Instead, I asked him several questions to gauge whether he understood why his parents were concerned about how he treated Wallace at home.

"What does it mean to be a good big brother?" I asked.

"Be nice?" he replied. "And share my stuff?"

"Good! Yes! That’s what I’d like in a big brother. Now, it’s normal for your little brother to want to be around you all the time. Do you know why?"

"No, ma’am?" (Carl's answers always sound like he’s asking a question.)

"Because he loves you."

"Yes, ma’am?"

"You are so BIG to him. Like your dad is big to you. You love your dad, right?"

"Yes, ma’am?"

"Well, that’s how Wallace feels about you. He looks up to you. He wants to hang out with you because you’re cool."

"I am?" Carl asked. (This time it was a question.)

"Yes, you are," I said, then leaned forward in my chair to look him in the eye. "So next time Wallace wants to see something you have, or do something you’re doing, just remember that it’s because he loves you."

"Yes, ma’am?"

"Do you have any questions?" I asked.

"No, ma'am?" Carl said.

"O.K. then, let's train."

We stood up, bowed to each other, and Carl walked out of the nursery to join his classmates on the mat. His dad offered a handshake.

"Thanks, Cathy," he said.

I nodded, "No problem. That's what I’m here for."

A few days later, I wrote the following email to Carl to encourage him to keep working on his relationship with Wallace:

"Dear Carl,

"Remember the essay you wrote on what it means to be a good leader? Well, it turns out that if you replace the word 'leader' in your essay with 'big brother' and 'students' with 'little brother,' you already know how to be a good brother….

"Below is your essay. Read it with your parents so that you can continue your commitment to being a better brother:

" 'To be a good [big brother] you have to listen to your [little brother]. It might be important. Be honest to your [little brother] so that your [little brother] will do [things] right. Be kind to your [little brother] so [he] will like you. Respect your [little brother] and [he] will respect you. Think about your [little brother] and [he] will think about you. I think these are qualities that make a good [brother].' "

"These were your own words, so think of [your brother] as one of my students and one of your classmates. Try to be kind. When you feel impatient or frustrated or angry, don’t take it out on him. Instead, tell your parents your feelings, ask for some alone time if needed, and then in a few minutes, try again to reconnect in a positive way.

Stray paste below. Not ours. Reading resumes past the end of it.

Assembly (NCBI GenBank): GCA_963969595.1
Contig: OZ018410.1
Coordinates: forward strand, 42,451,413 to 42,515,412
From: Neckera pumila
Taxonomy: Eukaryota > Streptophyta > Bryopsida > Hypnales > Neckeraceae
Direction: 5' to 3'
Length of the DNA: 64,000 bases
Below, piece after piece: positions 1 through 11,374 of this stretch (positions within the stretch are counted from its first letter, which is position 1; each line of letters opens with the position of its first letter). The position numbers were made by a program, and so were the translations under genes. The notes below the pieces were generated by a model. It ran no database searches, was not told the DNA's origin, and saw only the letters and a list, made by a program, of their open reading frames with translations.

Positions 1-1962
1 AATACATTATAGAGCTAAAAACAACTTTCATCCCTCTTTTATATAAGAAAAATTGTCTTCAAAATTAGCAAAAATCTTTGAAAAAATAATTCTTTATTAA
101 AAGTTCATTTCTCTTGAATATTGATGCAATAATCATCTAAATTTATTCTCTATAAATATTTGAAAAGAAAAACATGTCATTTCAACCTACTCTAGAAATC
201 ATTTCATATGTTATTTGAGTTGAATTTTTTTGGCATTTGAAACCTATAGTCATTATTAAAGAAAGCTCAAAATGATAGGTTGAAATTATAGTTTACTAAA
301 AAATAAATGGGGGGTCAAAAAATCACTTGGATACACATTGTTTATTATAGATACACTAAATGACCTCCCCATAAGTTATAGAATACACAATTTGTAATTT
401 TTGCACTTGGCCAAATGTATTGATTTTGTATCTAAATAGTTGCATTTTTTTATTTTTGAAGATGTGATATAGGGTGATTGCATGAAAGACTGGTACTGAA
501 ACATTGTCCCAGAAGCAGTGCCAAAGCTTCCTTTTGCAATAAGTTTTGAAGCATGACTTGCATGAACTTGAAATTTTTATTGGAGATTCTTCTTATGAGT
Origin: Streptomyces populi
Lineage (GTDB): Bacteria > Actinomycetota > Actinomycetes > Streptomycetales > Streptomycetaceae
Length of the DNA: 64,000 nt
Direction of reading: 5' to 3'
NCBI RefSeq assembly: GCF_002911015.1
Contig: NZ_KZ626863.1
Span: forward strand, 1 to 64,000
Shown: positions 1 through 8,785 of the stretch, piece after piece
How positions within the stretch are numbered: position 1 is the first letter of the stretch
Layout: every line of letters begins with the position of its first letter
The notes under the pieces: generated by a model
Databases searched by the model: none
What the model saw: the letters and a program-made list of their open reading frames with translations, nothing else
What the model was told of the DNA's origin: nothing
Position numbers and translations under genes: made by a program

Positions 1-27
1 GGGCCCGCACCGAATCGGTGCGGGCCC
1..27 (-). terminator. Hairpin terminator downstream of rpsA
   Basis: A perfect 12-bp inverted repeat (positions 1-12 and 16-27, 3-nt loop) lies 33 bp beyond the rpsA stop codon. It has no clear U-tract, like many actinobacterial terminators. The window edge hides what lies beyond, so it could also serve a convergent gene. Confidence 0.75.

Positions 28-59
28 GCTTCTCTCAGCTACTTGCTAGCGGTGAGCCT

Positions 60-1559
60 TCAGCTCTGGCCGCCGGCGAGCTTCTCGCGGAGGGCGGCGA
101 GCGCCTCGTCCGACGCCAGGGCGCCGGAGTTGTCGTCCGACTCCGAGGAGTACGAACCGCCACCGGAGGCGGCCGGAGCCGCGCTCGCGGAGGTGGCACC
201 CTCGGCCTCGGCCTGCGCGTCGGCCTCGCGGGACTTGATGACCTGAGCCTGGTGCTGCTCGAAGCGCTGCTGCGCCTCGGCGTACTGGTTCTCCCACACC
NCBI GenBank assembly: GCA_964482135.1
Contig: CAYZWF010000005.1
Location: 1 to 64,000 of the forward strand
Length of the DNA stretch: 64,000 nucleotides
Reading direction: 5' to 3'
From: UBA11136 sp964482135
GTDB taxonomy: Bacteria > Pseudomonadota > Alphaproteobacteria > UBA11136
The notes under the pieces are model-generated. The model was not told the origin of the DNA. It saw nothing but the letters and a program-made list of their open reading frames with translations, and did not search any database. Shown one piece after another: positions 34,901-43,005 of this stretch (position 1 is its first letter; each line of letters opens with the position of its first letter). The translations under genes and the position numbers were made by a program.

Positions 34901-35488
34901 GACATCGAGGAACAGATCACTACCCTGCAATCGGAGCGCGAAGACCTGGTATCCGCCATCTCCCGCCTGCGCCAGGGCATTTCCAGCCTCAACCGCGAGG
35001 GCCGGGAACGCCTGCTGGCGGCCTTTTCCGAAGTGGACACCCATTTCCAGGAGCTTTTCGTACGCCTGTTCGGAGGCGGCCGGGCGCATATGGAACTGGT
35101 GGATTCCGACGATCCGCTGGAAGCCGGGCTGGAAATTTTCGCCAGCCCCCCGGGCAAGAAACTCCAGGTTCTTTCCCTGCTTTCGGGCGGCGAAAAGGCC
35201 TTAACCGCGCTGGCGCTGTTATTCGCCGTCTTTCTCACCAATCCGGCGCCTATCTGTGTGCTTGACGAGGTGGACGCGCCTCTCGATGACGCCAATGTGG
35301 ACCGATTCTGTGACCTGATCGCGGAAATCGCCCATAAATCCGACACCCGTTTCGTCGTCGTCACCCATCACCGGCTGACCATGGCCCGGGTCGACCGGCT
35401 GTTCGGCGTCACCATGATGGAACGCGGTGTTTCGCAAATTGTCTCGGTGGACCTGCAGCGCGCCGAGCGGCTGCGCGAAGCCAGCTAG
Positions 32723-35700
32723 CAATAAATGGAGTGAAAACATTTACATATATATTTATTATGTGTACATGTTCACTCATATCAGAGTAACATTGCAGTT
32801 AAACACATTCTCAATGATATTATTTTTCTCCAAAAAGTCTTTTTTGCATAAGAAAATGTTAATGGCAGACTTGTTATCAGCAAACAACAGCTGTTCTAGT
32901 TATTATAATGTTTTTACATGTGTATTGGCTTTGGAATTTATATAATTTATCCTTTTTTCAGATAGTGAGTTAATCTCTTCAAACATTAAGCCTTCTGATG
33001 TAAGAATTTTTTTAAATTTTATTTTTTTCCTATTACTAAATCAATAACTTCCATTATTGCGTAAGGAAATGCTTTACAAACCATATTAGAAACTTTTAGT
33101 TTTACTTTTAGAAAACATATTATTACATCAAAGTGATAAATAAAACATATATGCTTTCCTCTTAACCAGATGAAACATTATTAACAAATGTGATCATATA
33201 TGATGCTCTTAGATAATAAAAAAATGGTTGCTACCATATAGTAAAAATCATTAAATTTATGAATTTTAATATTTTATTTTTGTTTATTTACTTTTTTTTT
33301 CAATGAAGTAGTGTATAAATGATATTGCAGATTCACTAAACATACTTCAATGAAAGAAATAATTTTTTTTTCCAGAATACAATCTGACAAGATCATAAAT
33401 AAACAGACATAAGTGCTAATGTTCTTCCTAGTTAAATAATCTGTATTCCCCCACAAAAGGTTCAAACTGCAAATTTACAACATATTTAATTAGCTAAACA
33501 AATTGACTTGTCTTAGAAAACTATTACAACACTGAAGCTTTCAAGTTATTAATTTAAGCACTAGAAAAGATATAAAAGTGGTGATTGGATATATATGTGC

"You can do this. I BELIEVE IN YOU.

Ms. Cathy"

Yesterday, Carl’s mom told me that she had created a behavior chart so that Carl would have clear instructions regarding what is expected of him. This was a great idea, because I can attest that most children thrive amid structure.

"Since I made the behavior chart," she said, "he has been an AMAZING big brother!"

I had to smile wide. In that moment, I was proud of Carl, proud of his parents, and grateful that the Taekwondo tenet of perseverance can have a positive impact on every part of our lives.

Sometimes, life offers wonderful opportunities to be brave, strong, and responsible—to take action instead of complaining, blaming, or lashing out. There are things I wish I didn’t have to do and actions I’m sometimes afraid of taking. I’ve learned the hard way, though, that complaining and excuse-making wastes time and doesn’t change the fact that I still have to take action if I want my life and relationships to improve.

Speaking of which, I owe my sisters a much overdue phone call.

Tuesday, February 15, 2011

Perseverance Quote of the Week

"There have been many, many times when I’ve been frustrated because I can’t land a maneuver. I’ve come to realize that the only way to master something is to keep at it...."

— Tony Hawk
Skateboarder extraordinaire